Big chunks of history (and rock) are missing in North America, study says

This rock exposes the Great Unconformity, where 1.1 billion-year-old Pikes Peak granite is topped with 510 million-year-old sandstone outside of Manitou Springs, Colorado.

(CNN)Visitors to Pikes Peak in Colorado may not notice that anything is amiss, but ask a geologist and she'll tell you that something is missing.

At rocky sites across America, including Pikes Peak and the Grand Canyon, 550 million-year-old rock sits on top of rock that has existed as long as 3 billion years. But there's nothing in between. It's as though that time period between 3 billion years ago and 550 million years ago has literally been wiped from Earth.
It's called the Great Unconformity, and some researchers believe it's the result of one massive cataclysmic event in Earth's history.
    "Researchers have long seen this as a fundamental boundary in geologic history," said Rebecca Flowers, study author and associate professor in the University of Colorado at Boulder's department of geological sciences, in a statement.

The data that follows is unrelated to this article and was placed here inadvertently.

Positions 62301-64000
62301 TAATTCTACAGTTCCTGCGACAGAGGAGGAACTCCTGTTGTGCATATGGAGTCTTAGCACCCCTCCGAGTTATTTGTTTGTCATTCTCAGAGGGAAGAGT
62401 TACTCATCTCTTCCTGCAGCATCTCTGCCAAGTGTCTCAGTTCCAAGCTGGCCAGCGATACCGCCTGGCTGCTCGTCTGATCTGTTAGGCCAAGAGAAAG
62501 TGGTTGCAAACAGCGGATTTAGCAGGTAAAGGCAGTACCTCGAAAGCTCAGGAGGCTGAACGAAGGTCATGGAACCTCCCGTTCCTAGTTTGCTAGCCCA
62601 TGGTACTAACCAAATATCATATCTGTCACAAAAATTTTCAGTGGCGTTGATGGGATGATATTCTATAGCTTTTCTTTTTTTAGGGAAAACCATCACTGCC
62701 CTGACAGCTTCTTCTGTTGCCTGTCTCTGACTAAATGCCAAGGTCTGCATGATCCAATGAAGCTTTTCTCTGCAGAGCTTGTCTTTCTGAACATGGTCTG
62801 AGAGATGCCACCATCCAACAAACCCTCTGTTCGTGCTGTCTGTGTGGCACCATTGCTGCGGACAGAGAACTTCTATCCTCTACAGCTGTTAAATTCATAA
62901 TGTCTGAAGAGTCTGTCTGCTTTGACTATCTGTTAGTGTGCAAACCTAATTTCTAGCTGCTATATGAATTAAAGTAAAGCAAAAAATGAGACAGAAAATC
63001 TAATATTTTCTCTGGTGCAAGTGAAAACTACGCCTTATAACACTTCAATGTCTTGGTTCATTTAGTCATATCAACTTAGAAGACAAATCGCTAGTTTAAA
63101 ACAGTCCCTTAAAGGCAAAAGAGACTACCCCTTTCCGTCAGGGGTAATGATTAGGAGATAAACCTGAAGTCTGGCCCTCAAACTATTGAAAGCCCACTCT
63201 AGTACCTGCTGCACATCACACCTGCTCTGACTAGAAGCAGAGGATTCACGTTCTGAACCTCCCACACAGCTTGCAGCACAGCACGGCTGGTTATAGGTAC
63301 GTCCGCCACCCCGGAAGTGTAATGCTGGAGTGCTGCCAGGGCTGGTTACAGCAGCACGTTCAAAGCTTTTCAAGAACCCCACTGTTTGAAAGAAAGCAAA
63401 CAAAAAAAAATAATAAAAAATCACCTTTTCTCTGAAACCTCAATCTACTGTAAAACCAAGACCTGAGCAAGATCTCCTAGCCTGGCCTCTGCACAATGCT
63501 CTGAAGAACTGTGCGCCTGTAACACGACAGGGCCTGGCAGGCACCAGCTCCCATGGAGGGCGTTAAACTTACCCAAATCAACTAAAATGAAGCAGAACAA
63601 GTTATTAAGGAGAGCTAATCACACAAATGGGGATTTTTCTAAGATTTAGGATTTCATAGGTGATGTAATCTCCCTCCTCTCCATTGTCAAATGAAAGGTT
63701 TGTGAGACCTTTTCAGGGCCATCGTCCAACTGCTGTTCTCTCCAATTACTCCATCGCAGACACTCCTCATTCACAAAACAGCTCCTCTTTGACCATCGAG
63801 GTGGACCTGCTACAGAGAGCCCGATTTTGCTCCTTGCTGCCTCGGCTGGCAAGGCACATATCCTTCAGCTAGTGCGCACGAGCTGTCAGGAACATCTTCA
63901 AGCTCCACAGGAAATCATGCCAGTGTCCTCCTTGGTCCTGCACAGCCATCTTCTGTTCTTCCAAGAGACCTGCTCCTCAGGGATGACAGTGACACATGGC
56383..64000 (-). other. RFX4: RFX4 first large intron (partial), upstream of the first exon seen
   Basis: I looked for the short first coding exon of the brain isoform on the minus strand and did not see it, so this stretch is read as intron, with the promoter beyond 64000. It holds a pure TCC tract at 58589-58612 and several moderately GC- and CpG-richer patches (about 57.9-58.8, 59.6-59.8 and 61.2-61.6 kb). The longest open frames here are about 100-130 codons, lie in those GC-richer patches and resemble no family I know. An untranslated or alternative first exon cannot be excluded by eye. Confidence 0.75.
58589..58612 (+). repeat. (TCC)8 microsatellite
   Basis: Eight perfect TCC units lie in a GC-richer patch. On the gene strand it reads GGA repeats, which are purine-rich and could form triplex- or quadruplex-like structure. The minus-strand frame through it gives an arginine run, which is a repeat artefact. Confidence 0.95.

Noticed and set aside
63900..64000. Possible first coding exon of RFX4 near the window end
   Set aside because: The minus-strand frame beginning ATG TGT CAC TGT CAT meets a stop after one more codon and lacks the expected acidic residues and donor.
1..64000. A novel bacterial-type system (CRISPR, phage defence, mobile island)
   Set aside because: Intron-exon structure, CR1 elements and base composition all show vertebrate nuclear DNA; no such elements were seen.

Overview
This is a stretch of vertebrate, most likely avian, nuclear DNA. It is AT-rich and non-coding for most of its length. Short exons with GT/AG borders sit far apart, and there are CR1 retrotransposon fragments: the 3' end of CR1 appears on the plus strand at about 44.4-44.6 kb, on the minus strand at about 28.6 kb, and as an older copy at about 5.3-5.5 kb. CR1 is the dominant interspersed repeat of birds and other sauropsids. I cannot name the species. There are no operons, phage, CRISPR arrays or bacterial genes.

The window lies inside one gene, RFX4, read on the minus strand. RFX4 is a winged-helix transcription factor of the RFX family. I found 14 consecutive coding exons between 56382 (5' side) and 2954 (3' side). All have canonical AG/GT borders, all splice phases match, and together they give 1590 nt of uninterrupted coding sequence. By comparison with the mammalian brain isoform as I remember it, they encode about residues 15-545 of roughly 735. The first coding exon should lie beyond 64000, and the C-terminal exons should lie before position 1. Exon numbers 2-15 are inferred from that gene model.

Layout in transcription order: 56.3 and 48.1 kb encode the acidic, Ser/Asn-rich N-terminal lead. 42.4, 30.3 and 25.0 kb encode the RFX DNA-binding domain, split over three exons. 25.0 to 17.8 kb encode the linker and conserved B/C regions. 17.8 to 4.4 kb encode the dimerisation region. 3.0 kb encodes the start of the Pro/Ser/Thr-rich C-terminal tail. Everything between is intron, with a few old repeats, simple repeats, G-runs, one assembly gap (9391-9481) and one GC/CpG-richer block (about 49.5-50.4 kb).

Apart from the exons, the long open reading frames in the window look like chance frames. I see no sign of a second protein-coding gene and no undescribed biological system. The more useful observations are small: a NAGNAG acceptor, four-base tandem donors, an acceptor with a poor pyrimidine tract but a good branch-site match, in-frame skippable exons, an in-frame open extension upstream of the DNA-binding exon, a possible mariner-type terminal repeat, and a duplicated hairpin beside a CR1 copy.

That boundary represents the boundary between rocks that don't contain fossils, and those that do. About 540 million years ago, the so-called Cambrian explosion occurred. This event marks where there is a sudden wealth of a diverse range of animal fossils in Earth's rocks.
      Flowers and her colleagues investigated the boundary in a study published Monday in the journal Proceedings of the National Academy of Sciences.
      At Pikes Peak, they found the clear dividing line between rocks that were less than 510 million years old and rocks that reached 1 billion years old. The older rocks are what is referred to as "basement" rock.
        Researcher Rebecca Flowers stands near a rock outcrop on Pikes Peak in Colorado.
        "There is a lot of the geological record that is missing," Flowers said. "But just because it's missing doesn't mean that this history is simple. Only recently have we had the ability to reach far enough back in time to start filling in that gap."
        The researchers used thermochronology to study rock samples. This allowed them to study atoms inside the samples that preserve the heat history of the rocks at Pikes Peak. Together, the heat history of the samples provided a timeline of when the rocks were hot or cold.
        Thermochronology enabled the researchers to pinpoint when basement rocks were exhumed at Pikes Peak. An event caused an upheaval of rock there 700 million years ago.